24 April 2017

East Africa: Iringa Farmers Root for Bigger Say in EAC Trade

Iringa small scale farmers have asked the government and the East African Community (EAC) Secretariat to eliminate both the traditional and new challenges related to non-tariff barriers (NTBs), impact of climate change and low participation of farmers in the EAC agritrade policy making process.

At a recent event held to review the region's agri-trade and business regime, the stakeholders found that majority of small farmers weren't aware of the requirements for undertaking agri-trade and business within the EAC and other regional economic blocs.

The deliberations which were based on experiences of Iringa small-scale farmers pointed out challenges associated with systems which include lack of capacity on the part of small scale farmers to negotiate favorable terms.

As a result, the Iringa Civil Society Organization (ICISO) supported by the Foundation for Civil Society (FCS) under the EAC CSO integration project in collaboration with Trademark East Africa (TMEA) is working to establish how the small-scale farmers could effectively engage in, and benefit from, the region's agri-trade and business regime.

A statement issued by the ICISO Executive Secretary, Mr. Raphael Mtitu noted that Iringa SSFs were failing to effectively engage and benefit from the EAC regional development cooperation and integration due to lack of information and facilitation on how to undertake trade and access markets within the bloc.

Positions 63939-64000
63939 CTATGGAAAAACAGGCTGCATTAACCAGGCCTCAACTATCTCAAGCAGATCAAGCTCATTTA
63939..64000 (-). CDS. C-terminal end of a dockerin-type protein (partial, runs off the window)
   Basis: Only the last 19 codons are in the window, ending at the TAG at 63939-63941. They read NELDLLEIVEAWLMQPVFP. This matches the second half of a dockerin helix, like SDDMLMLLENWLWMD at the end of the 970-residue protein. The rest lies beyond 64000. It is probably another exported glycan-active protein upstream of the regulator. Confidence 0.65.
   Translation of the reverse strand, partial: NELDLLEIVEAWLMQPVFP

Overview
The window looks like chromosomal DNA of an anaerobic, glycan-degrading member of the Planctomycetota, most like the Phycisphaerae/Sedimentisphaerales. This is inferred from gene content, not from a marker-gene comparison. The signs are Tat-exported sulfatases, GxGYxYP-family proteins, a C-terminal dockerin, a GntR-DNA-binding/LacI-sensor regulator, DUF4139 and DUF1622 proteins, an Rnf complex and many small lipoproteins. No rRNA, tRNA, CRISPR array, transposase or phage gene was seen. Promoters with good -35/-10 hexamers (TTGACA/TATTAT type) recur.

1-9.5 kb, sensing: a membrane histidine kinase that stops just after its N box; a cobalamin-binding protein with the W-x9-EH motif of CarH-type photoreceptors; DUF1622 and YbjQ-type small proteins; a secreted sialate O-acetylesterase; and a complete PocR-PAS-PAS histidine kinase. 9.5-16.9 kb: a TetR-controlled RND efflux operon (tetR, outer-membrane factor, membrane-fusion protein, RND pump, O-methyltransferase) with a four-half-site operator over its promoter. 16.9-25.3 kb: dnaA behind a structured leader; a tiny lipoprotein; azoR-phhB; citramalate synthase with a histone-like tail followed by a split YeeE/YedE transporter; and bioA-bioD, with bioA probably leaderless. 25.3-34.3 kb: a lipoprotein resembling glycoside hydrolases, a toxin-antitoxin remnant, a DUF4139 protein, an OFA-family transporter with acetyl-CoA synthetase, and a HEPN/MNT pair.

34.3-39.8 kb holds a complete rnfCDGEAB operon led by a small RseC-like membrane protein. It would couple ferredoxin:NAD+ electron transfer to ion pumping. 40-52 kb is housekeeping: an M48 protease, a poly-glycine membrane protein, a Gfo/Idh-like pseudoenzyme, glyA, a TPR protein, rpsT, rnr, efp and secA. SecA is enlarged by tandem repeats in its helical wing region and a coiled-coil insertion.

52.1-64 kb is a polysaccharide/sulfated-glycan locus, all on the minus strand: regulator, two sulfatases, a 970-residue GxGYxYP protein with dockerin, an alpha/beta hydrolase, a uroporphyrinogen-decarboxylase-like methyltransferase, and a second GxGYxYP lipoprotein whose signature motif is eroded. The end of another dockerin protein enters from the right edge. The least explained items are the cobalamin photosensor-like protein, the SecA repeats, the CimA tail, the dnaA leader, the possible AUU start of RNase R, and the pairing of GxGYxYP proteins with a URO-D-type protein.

"The EAC and Tanzanian government should immediately put in place quick wins windows that enable tangible actions like easy cross-border trade with no tariff and non-tariff barriers, improved transportation and business across EAC Partners State which will enable eased SSFs engagement in the EAC agri-trade and business regime," the statement reads, in part.

The foundation is also calling on the EAC and the Tanzanian government to honour the 2014 Malabo deal, and set up mechanism under which small farmers of Iringa could benefit from the regional plan on the Comprehensive Africa Agriculture Development Programmes (CAADP).

This demands enhanced investment in agriculture, specifically targeting small scale farmers, halving the regional and national poverty level by 2025 through inclusive agricultural growth and transforming and ensuring that the SSFs themselves participate in plans to boost intra-EAC trade in agricultural commodities and services.


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